Tube Finishing Study

Information on tube finishing was delivered in a Presentation to ASTM Subcommittee J during a meeting of Committee D02 on Petroleum Products and Lubricants in Bellingham, Washington during December of 2016.  The information ---upgraded here to include deposit ratings by Metrology in addition to the basic visual ratings --- generated a conclusion that tube finishing methods are irrelevant to the JFTOT fuel ratings obtained. Subsequent supplemental data only reinforced the conclusion.

This Study was undertaken in response to dual hypotheses presented by others to Subcommittee J on Aviation Fuel. These postulated that (1) bias exists in JFTOT results due to tubes of different suppliers, and (2) the presumed bias is correctly attributed to different tube finishing methods employed by tube suppliers. An additional goal was to produce supplemental fuel breakpoint data to reveal any existing differences in tube performance during JFTOT testing.

While  D3241 Permits Either Metrology or VTR ratings to be employed, the Equivalence Protocol (RR:D02-1550) mandates use of Visual Ratings, and a prior Falex Tube Equivalence Study employed Visual Ratings. Therefore, visual ratings were initially obtained, followed later by Metrology ratings. (It is recognized that VTR and Metrology ratings are in basic agreement). Within Subcommittee J, there is growing interest in two types of Metrology ratings (ITR & ETR). Subcommittee J expressed a desire to see equivalence by Metrology.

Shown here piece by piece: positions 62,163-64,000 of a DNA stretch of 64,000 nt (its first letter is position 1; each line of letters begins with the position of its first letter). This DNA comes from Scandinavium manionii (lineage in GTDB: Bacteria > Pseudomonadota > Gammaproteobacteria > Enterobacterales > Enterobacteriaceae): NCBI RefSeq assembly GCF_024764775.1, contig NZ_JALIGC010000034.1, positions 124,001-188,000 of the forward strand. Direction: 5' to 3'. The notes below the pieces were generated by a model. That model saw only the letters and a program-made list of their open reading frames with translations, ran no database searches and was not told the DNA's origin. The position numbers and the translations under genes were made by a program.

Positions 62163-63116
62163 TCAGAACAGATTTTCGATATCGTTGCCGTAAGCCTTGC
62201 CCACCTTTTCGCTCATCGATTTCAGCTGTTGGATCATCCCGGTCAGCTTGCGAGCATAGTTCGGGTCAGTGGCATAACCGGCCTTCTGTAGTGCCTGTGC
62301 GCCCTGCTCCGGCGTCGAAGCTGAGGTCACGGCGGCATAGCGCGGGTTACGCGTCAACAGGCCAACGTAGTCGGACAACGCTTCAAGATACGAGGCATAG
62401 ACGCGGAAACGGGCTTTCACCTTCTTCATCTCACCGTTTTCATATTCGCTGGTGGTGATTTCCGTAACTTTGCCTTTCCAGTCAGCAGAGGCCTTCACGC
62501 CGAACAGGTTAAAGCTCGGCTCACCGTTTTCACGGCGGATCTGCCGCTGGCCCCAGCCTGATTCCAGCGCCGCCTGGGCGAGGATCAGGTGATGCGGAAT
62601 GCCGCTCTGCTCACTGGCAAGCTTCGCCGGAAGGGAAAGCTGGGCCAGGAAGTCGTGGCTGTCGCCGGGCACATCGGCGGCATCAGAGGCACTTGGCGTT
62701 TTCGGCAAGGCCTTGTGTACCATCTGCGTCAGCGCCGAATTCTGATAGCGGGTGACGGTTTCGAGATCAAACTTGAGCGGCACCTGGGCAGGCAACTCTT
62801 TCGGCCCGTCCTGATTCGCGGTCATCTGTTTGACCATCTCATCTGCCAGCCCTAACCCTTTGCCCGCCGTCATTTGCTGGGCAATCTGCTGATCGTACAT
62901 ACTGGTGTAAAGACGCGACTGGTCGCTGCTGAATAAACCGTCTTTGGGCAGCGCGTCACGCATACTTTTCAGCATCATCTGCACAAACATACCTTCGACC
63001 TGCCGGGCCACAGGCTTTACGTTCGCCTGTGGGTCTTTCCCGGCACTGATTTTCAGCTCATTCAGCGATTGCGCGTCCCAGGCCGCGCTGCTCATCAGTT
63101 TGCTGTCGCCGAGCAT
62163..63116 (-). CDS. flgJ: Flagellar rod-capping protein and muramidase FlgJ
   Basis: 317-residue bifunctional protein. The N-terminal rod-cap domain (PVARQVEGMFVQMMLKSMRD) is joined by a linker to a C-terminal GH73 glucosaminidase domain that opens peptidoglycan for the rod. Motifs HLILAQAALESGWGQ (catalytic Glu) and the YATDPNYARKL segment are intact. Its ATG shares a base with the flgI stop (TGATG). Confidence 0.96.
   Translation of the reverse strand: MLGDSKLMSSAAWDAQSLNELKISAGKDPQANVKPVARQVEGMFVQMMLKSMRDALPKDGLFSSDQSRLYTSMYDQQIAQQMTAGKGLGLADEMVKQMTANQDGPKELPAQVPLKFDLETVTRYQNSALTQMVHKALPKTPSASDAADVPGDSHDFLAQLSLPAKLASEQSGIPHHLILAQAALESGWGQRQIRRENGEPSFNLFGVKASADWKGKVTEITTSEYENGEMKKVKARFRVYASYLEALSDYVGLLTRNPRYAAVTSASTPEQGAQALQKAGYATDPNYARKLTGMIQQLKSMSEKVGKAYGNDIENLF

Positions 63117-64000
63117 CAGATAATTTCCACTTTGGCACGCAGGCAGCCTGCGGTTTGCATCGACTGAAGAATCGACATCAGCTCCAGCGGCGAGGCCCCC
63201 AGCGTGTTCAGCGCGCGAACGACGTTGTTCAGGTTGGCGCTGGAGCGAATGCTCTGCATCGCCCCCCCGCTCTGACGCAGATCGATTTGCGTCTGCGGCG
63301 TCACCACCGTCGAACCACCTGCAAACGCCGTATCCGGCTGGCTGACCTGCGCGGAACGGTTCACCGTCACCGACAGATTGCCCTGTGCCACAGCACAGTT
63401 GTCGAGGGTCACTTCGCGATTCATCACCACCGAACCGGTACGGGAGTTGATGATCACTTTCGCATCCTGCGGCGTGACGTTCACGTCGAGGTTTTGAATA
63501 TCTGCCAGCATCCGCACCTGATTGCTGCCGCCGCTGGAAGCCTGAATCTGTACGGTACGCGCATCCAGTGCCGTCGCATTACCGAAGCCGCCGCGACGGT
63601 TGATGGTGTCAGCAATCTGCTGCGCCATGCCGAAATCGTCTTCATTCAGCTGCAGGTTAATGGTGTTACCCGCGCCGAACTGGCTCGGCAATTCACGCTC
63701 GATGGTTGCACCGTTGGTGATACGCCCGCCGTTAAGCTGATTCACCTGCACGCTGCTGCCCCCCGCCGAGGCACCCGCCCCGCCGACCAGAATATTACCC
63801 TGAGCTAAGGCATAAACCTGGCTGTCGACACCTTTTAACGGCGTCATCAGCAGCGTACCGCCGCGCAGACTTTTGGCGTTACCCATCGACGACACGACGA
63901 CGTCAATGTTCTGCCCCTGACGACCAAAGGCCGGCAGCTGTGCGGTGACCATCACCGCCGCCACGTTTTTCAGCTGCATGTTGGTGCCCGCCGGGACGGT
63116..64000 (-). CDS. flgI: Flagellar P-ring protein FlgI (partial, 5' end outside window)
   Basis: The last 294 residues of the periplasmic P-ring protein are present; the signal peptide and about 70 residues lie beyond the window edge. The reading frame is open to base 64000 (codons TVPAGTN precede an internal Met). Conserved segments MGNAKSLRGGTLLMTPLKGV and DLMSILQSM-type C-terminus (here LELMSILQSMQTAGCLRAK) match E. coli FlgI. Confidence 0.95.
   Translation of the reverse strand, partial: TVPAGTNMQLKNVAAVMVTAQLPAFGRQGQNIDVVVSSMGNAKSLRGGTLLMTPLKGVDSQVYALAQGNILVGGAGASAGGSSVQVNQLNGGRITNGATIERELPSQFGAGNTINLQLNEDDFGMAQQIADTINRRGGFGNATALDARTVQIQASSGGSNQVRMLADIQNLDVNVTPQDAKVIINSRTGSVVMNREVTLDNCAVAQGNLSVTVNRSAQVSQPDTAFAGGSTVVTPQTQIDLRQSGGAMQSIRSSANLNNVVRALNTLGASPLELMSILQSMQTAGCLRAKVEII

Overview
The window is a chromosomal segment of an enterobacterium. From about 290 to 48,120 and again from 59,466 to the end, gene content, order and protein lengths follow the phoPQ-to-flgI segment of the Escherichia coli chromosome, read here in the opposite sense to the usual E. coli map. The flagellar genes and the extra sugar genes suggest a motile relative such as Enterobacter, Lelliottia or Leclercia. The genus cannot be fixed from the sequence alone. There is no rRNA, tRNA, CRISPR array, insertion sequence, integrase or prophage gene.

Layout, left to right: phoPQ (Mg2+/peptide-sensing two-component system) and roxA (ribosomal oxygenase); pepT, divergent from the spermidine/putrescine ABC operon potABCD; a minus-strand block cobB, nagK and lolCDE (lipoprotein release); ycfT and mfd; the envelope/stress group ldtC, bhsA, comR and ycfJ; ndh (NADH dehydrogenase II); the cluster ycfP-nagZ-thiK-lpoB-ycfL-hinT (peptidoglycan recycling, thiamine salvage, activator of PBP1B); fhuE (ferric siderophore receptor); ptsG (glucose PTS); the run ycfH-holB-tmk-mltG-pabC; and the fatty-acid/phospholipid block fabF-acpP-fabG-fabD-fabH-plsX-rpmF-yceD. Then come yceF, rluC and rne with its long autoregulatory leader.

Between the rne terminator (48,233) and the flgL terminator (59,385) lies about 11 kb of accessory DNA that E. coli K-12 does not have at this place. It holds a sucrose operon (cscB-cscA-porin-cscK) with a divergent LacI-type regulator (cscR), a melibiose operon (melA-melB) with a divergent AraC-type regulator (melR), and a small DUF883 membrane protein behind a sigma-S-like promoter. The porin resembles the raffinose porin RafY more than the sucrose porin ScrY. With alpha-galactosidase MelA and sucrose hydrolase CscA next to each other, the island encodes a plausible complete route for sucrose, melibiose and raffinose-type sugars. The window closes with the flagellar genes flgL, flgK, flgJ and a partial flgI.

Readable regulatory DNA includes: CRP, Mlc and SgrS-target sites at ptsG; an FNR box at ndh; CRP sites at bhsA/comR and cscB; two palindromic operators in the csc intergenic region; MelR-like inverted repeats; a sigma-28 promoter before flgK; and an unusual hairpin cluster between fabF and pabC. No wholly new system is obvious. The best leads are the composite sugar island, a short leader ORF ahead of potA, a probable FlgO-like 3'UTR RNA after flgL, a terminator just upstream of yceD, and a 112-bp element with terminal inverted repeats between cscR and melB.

All results fell within a five degree range of breakpoint values. The variables evaluated included Alcor and Falex methods and the method employed by Standard Heater Tube, Inc.

Additionally, two "combination" procedures were included for completeness. These involved (1) using Brasso to abrasively polish a "raw," "blank" or "unfinished" tube of Standard Heater Tube, Inc., and (2) using the patented finishing method employed at Standard Heater Tube, Inc. to overlay an Alcor tube with a second finishing process. Using VTR ratings as a testing criteria, the original data are in total agreement. All five different tube finishing methods produced equivalent breakpoint data. And, breakpoint data show all tubes are equivalent.

 ITR Metrology results were also independently obtained, as shown in the following Figure. These results confirmed the conclusion from the VTR ratings. There is no "tube bias" due to tube finishing variables, and all tubes did give statistically equivalent breakpoints.

Subsequently, ETR Metrology results were obtained; again via an independent source (Chevron). These results show complete agreement with VTR and ITR data, and the conclusion drawn is identical. Tubes are equivalent and there is no "tube bias" attributable to tube finishing variables.

Via available breakpoint data, tube finishing is of no consequence and equivalence is factual.

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